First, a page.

How a Facebook group is using the Wetherspoons app to feed homeless people.
One night in Salisbury, £260 of food and (non-alcoholic) drinks were bought by strangers from all over the UK and internationally.
Wetherspoons has an app that allows customers to skip queuing at the bar to order food and drink. It also means you can play pranks, sending orders of peas or Fruit Shoots to any table of your choice at one of around 900 ’Spoons across the UK.
Chris Illman from Fareham formulated Wetherspoons The Game! and founded a page for it on Facebook. The idea is simple: people post a picture of themselves and their table number and wait for fellow group members to send them stuff – anything at all. Last week’s players included Tiffany turning 21 at The Swan in Weymouth, a hen party at The Panniers in Barnstaple and someone celebrating the loss of their virginity, allegedly, at The Manor House in Royston.
But among the rowdy revellers was a post from The Standing Ordr in Southampton which asked people to donate food that would be distributed to people rough sleeping nearby.
“I always said I wanted someone to take a homeless person into a Wetherspoons and post on their behalf.”
“The idea behind the game is gifting others and receiving in return,” explains Illman. “So many people comment on how great it is to help others – obviously we get a few chancers that just want to receive, but they’re soon found out by the group and stop getting sent stuff – I always said I wanted someone to take a homeless person into a Wetherspoons and post on their behalf. A member called Niamh Pickle took it one step further. We ran a competition on the page she won. But she decided she wanted to feed the homeless with the money. That’s where the Wetherspoons The Game! Homeless Feeds were born.”
That night in Salisbury, £260 of food and (non-alcoholic) drinks were bought by strangers from all over the UK and internationally. The second Feed in Southampton received £418 of food and drink, including fish, chips, chicken wings and wraps, nuts, more than 30 pizzas and a lasagne.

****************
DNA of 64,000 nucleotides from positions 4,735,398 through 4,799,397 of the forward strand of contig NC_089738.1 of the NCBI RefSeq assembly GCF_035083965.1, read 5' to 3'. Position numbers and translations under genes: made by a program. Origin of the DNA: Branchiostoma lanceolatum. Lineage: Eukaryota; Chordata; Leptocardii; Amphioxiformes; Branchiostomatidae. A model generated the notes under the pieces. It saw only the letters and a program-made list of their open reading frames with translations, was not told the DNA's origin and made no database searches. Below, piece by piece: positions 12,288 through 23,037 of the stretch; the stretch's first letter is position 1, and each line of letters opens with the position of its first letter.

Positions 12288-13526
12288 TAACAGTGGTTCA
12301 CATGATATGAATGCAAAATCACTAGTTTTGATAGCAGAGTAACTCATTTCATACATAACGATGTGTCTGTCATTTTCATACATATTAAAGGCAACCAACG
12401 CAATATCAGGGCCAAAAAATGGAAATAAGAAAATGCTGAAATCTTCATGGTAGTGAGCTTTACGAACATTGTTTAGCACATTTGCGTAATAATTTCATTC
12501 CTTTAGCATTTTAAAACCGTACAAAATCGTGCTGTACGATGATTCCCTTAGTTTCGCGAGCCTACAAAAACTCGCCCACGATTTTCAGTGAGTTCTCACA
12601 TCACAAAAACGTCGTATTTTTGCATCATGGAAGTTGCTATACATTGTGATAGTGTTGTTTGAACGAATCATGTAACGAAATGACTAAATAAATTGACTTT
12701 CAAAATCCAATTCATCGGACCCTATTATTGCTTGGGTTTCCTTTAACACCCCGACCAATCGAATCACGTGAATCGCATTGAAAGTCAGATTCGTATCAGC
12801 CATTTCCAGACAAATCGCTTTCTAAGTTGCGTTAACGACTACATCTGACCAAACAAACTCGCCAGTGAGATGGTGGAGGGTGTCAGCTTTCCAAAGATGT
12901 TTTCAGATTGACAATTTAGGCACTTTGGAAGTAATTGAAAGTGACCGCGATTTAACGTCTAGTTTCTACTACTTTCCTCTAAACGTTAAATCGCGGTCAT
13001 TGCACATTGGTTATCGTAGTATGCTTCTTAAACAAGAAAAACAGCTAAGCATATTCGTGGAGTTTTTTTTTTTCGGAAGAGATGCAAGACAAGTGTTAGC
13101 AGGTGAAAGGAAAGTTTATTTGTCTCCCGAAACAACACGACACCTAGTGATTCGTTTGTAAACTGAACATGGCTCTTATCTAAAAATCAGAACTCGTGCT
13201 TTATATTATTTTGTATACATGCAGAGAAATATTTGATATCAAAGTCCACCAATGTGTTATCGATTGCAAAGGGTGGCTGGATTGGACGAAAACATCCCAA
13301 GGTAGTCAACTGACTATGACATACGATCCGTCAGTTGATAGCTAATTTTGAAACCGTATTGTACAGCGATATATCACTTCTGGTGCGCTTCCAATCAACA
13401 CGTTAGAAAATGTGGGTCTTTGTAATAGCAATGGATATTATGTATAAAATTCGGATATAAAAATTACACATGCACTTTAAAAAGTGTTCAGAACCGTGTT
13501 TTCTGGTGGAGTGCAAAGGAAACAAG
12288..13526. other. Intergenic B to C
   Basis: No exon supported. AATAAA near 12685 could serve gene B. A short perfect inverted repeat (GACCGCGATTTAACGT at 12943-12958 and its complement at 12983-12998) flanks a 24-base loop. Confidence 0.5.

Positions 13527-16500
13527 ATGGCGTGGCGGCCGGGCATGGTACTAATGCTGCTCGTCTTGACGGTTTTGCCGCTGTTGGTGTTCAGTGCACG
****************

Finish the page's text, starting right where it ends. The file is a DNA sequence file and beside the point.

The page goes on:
“The reaction was overwhelming!” Illman says. “Everyone is just so positive and willing to help. I’d love to mention the staff at The King’s Head Inn, Salisbury and The Standing Order, Southampton, they were all so amazing and helpful.”
The Wetherspoons chain is aware of the initiative but is not actively involved. “As I understand it one individual [that would be Illman] started this and we applaud his efforts,” says Wetherspoons spokesman Eddie Gershon. “The individual has liaised directly with the specific pub manager and we are happy for the parties to work with each other, though we would not get involved directly.”
In Southampton, Illman and some friends posted their table number on the Facebook group, which has more than 6,000 members, asking them to donate items like pizzas and canned or bottled drinks that are easy to package. They then loaded the food into their car and drove around handing them out.
“Every person we feed we like to give a hot meal, some snacks and a drink or two,” says Illman. “In Southampton, we managed to make the pub sell out of pizzas, so many were ordered!
“We’re hoping to make it a monthly event and hit a different area each time. There is already talk of Basingstoke, Portsmouth or Edinburgh being the next location.”
Clearly there shouldn’t be people sleeping on the streets going hungry. But while support services are playing catch-up, the Wetherspoons Game is showing that people can make a difference using new technology in an innovative way to crowdfund.
“There is so much greed out there today that it is so nice and humbling to see how much people want to help others,” Illman adds. “I’ll be the first to admit, once the orders start coming in I get a lump in my throat. Seeing the positivity and happiness is such a massive spirit-lifter.
“Everyone wants to help in some way, but not everyone has the means or know-how to do so. It’s a lot easier to have someone there doing it for them and they can contribute towards it. Maybe more education is needed for people to find other ways of helping as well. People have busy lives, not everyone is in a position to help but that does not mean the willingness is not there.
“I’d like to take this opportunity to thank every single person on that group, because if it wasn’t for them none of this would be possible!”
The above article by Steven MacKenzie first published on bigissue.com in May, 2019.